The last thing Jordin Sparks did before California was thrust into quarantine was craft a new EP.
At the Red Bull Studios in Los Angeles, Sparks arrived in mid-February for a collaborative three-day workshop called the Red Bull Studio Sessions. The goal was to create an EP’s worth of music in three days with local songwriters Jordyn Dodd, P Wright, Rami Jrade, and Sad Alex. Sparks, who after her season six win on American Idol, became a Grammy-nominated platinum-selling artist, mentioned that she wanted the EP to focus on her family and in turn was fed compelling instrumentals and melodies by the songwriting quartet. While Sparks was undoubtedly the glue that held the effort together, her fellow collaborators played a big hand in the development of her new EP, including songwriting.
I asked Sparks if it was strange to have such personal experiences relayed back to you by outsiders you just met. “I think the reason why so many people love music is because a song can speak for you in ways you can’t,” she said. “For me, to have somebody try and write from my perspective, it’s actually a really beautiful thing to see how they would translate that. It doesn’t usually work, but in this instance, it was love at first sight.”
Sparks’ new EP, Sounds Like Me, is a sleek amalgamation of funk, R&B, pop, and even gospel. The 30-year-old mother, who got her start when she was just 17, rose to post-Idol fame in 2007 with her timely-brand of arena-ready pop music. Her collaboration with Chris Brown was the third highest-selling single of any Idol contestant and snagged a Grammy nomination for “Best Pop Collaboration with Vocals.” Shortly after, she started to drift away from pop music and took a six-year break before returning with 2015’s R&B heavy Right Here, Right Now. “I don’t know if I drifted, I just wanted to be able to express more. When I was 25 I felt that I wanted to do so much more than this,” Sparks said, referring to her pop sound. “I’m always in competition with myself, so I’m always trying to be better than I was and expand myself.”
The Red Bull Studio Sessions seemed very collaborative. Is your creative process usually so collaborative, or did it take some adjusting?
“I walked into the room and was just open to the possibilities of what could happen, you know? If you just go in with a clean slate and an open mind, you come out of things experiencing them so much deeper and having a more profound experience.”
You guys had a lot of fun then?
“We clicked right off the bat! And it’s not that I haven’t had that happen with other projects, but it’s not often that you can realize that you’re doing the right thing with the right people at the right time. You see it in hindsight, but it’s rare that you can be present for it. We were thinking of making maybe three songs, and we ended up with six great songs.”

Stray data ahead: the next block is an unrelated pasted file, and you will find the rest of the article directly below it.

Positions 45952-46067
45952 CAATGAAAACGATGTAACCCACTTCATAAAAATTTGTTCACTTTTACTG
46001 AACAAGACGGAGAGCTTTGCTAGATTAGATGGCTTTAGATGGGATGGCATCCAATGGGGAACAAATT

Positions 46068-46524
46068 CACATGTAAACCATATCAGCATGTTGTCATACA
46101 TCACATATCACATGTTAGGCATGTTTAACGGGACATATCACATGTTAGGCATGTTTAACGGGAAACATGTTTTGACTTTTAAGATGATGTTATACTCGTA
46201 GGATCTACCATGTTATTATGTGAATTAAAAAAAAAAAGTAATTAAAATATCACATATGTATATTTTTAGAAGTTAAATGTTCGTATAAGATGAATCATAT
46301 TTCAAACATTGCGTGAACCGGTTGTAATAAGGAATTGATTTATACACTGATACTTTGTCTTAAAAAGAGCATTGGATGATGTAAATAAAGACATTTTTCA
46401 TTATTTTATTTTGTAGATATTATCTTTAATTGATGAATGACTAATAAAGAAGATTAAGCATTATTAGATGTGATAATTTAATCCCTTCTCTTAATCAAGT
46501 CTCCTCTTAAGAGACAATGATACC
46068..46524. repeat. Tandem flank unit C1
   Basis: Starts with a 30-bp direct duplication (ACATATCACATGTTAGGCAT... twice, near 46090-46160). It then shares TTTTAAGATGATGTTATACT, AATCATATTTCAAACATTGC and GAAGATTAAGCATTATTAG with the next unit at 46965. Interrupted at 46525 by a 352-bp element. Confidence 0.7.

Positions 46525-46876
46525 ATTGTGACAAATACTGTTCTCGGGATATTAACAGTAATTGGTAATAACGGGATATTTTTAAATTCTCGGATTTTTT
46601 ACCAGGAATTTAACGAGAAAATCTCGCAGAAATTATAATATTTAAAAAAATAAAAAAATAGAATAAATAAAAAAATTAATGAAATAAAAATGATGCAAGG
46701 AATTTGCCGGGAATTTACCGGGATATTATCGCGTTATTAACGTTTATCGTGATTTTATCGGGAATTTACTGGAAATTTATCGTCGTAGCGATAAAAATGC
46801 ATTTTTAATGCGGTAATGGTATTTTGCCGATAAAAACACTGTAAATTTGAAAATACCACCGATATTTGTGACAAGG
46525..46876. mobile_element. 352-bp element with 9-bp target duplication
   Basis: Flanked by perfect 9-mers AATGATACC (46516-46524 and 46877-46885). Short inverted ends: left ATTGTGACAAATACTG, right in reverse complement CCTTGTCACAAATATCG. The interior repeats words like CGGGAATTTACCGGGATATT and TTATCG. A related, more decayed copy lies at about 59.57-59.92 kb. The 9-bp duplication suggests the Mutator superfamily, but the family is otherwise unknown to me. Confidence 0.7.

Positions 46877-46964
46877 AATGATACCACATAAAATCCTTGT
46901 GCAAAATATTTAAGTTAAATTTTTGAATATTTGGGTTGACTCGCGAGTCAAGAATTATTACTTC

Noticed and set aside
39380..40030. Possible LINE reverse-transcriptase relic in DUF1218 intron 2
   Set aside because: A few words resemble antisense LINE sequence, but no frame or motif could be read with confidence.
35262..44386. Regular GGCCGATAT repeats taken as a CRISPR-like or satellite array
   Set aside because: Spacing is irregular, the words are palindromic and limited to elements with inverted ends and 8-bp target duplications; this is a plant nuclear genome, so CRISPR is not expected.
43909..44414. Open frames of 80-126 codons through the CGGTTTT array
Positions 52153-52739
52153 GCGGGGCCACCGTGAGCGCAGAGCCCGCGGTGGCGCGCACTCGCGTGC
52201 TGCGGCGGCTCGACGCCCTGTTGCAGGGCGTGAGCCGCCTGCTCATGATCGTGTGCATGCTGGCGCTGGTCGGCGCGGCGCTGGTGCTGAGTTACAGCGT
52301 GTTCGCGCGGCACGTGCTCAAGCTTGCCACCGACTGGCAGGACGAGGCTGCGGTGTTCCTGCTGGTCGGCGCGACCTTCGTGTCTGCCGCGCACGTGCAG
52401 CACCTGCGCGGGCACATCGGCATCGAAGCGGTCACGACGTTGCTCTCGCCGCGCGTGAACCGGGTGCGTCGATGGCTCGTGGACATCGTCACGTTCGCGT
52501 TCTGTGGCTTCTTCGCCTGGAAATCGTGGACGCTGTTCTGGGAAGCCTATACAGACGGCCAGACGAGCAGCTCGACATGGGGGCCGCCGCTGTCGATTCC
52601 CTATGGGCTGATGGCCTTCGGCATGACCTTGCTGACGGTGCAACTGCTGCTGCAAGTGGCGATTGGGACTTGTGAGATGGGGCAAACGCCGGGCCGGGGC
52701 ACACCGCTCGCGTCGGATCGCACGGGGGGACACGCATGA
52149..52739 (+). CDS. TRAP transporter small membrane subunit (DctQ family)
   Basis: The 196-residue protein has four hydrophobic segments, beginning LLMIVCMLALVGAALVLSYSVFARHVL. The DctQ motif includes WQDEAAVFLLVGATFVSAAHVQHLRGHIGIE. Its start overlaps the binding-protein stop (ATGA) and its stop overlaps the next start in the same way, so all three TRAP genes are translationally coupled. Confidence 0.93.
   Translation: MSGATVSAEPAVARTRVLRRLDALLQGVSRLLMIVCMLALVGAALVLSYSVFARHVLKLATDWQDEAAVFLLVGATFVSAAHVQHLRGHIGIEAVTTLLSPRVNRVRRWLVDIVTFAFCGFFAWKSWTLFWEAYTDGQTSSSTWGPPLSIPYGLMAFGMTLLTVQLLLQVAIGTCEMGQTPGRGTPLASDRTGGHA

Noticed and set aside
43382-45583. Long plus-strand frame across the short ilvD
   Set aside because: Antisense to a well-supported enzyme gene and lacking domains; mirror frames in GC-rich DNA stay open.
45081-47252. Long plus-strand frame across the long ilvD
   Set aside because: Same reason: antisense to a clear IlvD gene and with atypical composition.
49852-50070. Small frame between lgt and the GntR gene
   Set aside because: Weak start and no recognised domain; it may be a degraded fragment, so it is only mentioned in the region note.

Red Sangria (Official Music Video) – Jordin Sparks
You briefly mentioned that after American Idol, people wanted to put you in a box, and it seems like that happens to a lot of Idol winners where they feel boxed into a certain pop sound or mood. I’m curious when you started to kind of distance yourself from your initial sound?
“A lot of it had to do with growing up and where I was at and what I was feeling. We can love and have a favorite genre, but we don’t feel that way every day. Sometimes we feel like a pop song, and sometimes we feel like a really sad ballad. So, it’s just like, hm…I don’t know.”
Do you remember a moment where you started to feel that shift?
“I don’t know if I ever drifted from my core self. I always loved R&B music and pop music. I’ve always loved that. But when I was 25, I felt that I could do so much more than this, like where I’ve been at. So from 22-25, I started to experiment more, [and] it took until I was 25 to get the project out.”
I feel like just in life, those are the ages when you start having the same questions about growing up. You want to expand yourself and do things differently. On “Unknown,” you say “funny how your pride is silenced in the storm,” and I’m curious what your lessons involving pride have been like growing up?
“Pride is one of those things that can keep us from true growth and true healing. [It] can hinder our experiences with other people and hinder our experiences with other things, and we all have it. We can’t pinpoint it, and I definitely think people have more of it than others and use it in a different way, but for me, I had a few moments where I could see somebody else’s pride was keeping them from being the best person they could be merely because they were comfortable where they were at.”
In your own life as well?
“In my own life as well. Where I’m stubborn enough to be like: ‘Well, I don’t really think I need that,’ when it is exactly something I do probably need. But when that time comes back around and it shows up, there is nothing you can say or do except take it and own it, and that’s where the growing starts. But when Jordyn said that line on ‘Unknown’ I was [floored] and that’s the coolest thing about songwriting. Everyone has stories to tell. Music is so much for then the song you bop your head to.”
Check out a behind the scenes look at the studio sessions below.
How Jordin Sparks Created Her New EP ‘Sounds Like Me’ | Red Bull Studio Sessions
Sounds Like Me